Skip to main content

Governance and Inclusive Societies

Our societies are marked by stark inequality and the exclusion of different people, including women and girls, people with disabilities, LGBTQI+ people, and ethnic and religious minorities.  

At SDDirect, we work with communities, civil society, governments, businesses and others to foster a culture of active citizenship and greater accountability of all those who hold power.  

Young woman holds sign at protest which reads: I fight like a girl for my rights

What is Governance and Inclusive Societies?


We work to build inclusive societies where every citizen and community is valued and empowered to make their own choices about their development, act on these choices, and hold duty-bearers to account.  

By applying a gender equality and social inclusion (GESI) lens, poor and socially excluded people can be better supported to access and claim knowledge, resources, rights and services. This allows them to participate in public life and build fairer, more inclusive communities and become active agents of change.  

Our work in this area 


Our work is technically focused and grounded in practice which is objective and unbiased. Key products and services include:  

  • Gender equality and social inclusion (GESI) analysis, strategy development, training and implementation support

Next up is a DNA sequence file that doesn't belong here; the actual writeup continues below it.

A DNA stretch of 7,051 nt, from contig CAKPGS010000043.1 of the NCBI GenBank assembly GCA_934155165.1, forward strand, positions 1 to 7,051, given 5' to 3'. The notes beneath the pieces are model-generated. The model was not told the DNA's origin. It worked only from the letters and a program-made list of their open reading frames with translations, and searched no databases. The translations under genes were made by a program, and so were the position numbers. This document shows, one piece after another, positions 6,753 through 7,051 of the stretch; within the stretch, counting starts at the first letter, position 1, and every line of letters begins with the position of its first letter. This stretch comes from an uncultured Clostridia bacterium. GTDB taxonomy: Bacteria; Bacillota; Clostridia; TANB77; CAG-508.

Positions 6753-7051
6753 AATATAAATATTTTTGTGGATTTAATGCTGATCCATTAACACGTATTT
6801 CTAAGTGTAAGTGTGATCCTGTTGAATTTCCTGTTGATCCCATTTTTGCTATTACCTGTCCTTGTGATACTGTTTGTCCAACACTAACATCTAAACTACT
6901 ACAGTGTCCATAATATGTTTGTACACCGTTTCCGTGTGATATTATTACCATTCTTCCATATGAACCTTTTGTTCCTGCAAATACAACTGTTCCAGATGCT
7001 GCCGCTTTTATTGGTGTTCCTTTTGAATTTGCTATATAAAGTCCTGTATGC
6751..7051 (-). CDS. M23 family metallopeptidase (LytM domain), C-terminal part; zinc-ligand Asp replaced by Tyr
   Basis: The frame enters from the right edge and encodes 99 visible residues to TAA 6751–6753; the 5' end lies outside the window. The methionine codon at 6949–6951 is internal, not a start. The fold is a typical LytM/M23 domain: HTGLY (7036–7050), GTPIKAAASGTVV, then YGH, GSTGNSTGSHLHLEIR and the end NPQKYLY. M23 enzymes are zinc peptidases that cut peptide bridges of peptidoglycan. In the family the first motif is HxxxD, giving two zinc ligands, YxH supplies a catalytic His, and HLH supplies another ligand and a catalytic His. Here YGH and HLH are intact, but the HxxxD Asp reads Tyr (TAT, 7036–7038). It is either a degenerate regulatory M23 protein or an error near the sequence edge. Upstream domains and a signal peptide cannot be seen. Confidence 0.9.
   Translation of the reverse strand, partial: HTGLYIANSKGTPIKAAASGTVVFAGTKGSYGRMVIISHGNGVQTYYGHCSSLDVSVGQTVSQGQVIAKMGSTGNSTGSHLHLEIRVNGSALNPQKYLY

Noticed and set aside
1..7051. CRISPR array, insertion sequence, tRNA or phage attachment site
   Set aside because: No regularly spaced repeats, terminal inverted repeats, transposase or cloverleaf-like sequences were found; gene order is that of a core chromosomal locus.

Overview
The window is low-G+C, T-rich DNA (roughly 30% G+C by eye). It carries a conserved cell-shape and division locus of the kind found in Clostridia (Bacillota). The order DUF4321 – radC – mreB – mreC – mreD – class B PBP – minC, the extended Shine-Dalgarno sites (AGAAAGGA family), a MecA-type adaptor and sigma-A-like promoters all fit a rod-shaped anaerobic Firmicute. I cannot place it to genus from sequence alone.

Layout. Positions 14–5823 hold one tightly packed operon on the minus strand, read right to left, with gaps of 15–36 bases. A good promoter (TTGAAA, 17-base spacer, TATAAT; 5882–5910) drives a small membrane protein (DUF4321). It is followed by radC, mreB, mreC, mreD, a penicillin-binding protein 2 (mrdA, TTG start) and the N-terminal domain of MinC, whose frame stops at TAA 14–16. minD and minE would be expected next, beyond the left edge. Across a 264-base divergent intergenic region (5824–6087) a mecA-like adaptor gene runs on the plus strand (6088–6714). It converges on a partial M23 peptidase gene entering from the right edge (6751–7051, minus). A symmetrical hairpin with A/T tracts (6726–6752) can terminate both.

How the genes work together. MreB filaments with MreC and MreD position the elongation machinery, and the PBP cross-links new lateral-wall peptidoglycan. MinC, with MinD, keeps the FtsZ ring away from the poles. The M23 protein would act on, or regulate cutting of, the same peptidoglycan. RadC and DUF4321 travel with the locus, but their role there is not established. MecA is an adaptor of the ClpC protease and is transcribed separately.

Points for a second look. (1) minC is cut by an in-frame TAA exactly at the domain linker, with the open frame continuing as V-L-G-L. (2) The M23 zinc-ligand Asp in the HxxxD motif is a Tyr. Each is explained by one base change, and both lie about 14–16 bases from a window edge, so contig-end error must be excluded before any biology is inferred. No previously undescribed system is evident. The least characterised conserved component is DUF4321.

• GESI-aware political economy analysis (PEA), including SDDirect’s Gender, Inclusion, Power & Politics (GIPP) analysis 

  • Design and advisory support to active citizenship, community voice and participation, and social accountability initiatives   

  • Fast response ‘helpdesk’ facilities to provide the latest available evidence and analysis on key issues and questions 

  • Disability inclusion mainstreaming, research, review, and analysis 

  • Facilitation and advisory support to more inclusive and equitable development partnership-building   

  • Development of ethical, ‘do no harm’ and safeguarding frameworks  

  • Stakeholder mapping, engagement, and facilitation of multi-stakeholder dialogue 

  • Monitoring, evaluation and learning (MEL) for governance-related programmes 

  • Inclusive services, including promoting access to education and health services, including sexual and reproductive health and rights.